Don't go into this film expecting hard and fast facts, an examination of the effects of gun legislation on certain crime rates. No, rather, this film is an examination of the 2nd Amendment in America as a social issue, reveal the divisiveness might be greater than most initially thought.
Rob Schneck, a pro-life pastor, formerly indifferent to the 2nd Amendment issue saying 'it wasn't his field' comes crashing face first into the issue after a shooting takes place near his home and he meets with a mother who lost her child to a man who claimed to defending himself under the 'Stand Your Ground' law.
The issue takes us all across America, from NRA conventions, to the places of mass shootings. The movie gives a fair and balanced account of the issue, allowing all sides to speak their mind. Whereas the pro-side firmly believes 'the only thing that will stop a bad guy with a gun is a good guy with a gun' the anti side seems to believe that guns are mostly in the hands of good guys as it is, but that good people can still do bad things.
Rob Schneck finds himself almost disturbed as he finds Evangelical Christians basing their adamancy and vitriol about guns based upon fear -- whether it be of government or other people -- and wonders if he can continue to be a neutral third party in this issue when he claims to stand for 'all life at all stages'.
Regardless of where you stand on the issue, I do firmly believe showing how divisive the issue is will give you pause and perhaps, re-examine both sides of the isle.
Does a Christian view of guns in America need to be part of a full Pro-Life position? Rob Schenck, an evangelical warrior from the front lines of the Anti-Abortion wars, begins to think so after a mass killing at a Virginia Naval base occurs close to his home. Then, when he experiences the redemptive Christian response of an Amish community after a disaffected man does what disaffected men do with such tedious regularity with guns in America these days, he is called to come to terms with where he stands as a Christian on this issue. He comes together with the mother of a young black man who was killed by a Florida man who stood his ground and took her son's life because he was playing his music too loud.
The movie addresses the gun issue with a cultural and spiritual depth that I have been waiting to see. Mr. Schenck is confronted with a moral and theological crisis again. The pro-gun slogans that some of his white evangelical cohorts express show how effective years of steady NRA imprinting has been. When one of them says wistfully that a benefit of a fully armed society will be that everyone will be more polite (a pretty commonly expressed view among guntopians), Mr. Schenck - and the viewer - is reminded that a prophet needs the armor or light.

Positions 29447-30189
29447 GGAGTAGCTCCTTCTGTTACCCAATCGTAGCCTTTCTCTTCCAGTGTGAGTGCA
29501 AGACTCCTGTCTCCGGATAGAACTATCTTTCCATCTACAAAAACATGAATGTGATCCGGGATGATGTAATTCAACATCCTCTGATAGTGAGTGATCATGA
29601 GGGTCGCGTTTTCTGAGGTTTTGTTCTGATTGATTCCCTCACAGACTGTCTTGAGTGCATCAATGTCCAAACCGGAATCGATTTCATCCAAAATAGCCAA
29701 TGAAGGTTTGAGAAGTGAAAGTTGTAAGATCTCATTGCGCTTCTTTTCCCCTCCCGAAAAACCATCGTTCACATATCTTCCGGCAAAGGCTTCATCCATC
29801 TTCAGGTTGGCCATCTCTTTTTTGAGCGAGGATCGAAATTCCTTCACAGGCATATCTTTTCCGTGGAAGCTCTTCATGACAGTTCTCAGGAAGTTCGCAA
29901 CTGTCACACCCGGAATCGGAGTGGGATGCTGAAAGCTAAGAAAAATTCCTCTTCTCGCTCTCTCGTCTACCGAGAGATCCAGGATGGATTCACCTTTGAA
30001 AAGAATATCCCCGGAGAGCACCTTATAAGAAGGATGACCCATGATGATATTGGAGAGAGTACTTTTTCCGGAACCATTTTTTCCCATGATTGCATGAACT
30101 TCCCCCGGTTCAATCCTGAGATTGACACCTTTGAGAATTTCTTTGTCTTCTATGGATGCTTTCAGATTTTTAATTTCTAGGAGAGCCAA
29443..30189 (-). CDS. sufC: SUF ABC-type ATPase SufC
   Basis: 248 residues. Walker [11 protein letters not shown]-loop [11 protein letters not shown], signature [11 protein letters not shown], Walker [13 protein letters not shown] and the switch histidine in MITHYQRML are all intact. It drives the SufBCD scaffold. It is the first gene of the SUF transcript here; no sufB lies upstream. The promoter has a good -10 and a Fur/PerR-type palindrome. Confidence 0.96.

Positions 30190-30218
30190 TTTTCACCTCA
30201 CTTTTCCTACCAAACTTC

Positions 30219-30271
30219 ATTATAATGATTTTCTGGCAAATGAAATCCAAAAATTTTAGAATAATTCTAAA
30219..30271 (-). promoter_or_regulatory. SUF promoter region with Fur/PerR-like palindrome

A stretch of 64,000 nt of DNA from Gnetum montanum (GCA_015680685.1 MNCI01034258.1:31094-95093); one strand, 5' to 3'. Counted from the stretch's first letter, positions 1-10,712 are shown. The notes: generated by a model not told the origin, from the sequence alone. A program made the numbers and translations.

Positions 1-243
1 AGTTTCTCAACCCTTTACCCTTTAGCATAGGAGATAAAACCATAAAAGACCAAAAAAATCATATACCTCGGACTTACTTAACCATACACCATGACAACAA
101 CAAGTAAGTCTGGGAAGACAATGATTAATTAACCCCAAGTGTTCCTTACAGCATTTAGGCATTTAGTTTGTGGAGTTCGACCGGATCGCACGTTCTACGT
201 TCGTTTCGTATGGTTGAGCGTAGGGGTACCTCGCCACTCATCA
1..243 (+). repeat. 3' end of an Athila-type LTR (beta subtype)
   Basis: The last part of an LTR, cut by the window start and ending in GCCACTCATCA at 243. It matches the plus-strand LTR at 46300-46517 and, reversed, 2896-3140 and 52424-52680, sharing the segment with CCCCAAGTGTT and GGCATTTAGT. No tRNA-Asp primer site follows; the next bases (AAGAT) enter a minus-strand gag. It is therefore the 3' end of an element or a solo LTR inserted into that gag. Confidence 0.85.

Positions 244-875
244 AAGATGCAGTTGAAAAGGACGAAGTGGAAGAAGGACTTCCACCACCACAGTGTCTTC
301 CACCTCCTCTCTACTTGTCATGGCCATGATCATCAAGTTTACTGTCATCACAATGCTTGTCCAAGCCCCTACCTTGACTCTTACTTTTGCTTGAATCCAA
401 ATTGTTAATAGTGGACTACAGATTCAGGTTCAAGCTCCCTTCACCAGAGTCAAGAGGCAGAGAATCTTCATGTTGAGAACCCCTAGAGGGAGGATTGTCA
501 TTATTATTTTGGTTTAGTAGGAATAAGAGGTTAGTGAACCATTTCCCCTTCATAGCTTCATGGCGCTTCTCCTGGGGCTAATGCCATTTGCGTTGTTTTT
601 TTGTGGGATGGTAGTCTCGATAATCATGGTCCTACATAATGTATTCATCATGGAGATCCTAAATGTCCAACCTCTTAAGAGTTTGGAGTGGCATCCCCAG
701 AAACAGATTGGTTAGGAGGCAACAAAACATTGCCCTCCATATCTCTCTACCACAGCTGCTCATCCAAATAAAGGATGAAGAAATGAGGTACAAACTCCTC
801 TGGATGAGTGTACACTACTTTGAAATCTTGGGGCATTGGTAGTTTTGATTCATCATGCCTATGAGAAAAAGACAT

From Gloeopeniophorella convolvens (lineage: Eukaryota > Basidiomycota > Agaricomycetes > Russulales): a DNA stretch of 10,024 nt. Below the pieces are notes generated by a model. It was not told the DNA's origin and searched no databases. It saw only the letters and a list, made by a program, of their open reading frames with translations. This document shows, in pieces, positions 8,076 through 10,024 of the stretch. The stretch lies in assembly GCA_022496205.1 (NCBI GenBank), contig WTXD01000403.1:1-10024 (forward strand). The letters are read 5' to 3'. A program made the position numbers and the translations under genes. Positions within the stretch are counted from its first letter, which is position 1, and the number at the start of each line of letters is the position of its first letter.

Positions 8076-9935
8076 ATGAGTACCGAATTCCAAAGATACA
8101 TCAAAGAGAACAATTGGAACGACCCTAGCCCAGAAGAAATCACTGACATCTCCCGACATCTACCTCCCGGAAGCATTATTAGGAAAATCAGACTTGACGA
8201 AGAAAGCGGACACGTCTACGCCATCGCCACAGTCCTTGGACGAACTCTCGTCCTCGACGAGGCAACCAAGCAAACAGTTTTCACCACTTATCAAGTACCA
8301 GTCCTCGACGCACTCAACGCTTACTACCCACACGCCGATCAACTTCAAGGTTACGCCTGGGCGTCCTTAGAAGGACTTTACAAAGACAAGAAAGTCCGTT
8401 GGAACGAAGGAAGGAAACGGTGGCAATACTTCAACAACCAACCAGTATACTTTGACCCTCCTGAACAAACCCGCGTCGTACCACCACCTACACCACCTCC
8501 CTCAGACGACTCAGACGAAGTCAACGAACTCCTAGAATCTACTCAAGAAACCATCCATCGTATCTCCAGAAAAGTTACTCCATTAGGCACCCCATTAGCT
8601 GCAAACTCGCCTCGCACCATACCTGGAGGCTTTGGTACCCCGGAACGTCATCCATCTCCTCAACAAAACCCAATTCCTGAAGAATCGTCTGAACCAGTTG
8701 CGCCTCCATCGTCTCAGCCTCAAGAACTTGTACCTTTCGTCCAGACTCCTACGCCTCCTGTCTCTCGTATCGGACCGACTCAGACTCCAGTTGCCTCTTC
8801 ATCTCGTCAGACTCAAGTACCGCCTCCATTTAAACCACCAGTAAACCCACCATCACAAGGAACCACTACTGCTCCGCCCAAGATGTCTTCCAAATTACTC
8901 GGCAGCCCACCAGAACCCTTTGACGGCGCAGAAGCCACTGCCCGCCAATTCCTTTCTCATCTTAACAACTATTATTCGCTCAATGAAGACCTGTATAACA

An outstanding documentary on guns in America from a Christian then a Multi-faith perspective. Rev Rob Schenck is a leader in the Pro-Life Movement through Operation Rescue. He was raised Jewish and remembers the Holocaust pictures of concentration camps "with bodies stacked like cordwood." When the violence began in the some small parts of the Pro-Life Movement he was shocked and dismayed. The shooting at the Washington Navy Yard occurred mere blocks from his house. He began a conversation with Lucy McBath, mother of teenager Jordan Davis killed over loud music in a Jacksonville gas station. They shared their deeply-held religious faith which transformed both of them.
This film presents a balanced, deep, and reasoned discussion with more light than heat between people on both sides of this controversial issues. It makes you think about this issue in detail.
This amazing documentary film raises some very important questions that Christians need to examine about firearms and life. Rev. Rob Schenck never sounds judgy or condemning, but sets out to listen and understand Christians' views of guns, the Second Amendment, and self-defense while also coming back to Scripture. Very thought-provoking and encouraging as providing a way forward for change. Guns are a more divisive and timely issue in the Church than a lot of Christians (and pastors) realize, and I am so thankful that this documentary has brought it to light.
A cleric and the mother of a shooting victim examine gun violence in America. A problem that needs to be fixed. You can't fix it unless you talk about it. Watch this and talk about it, discuss it get the conversation going now.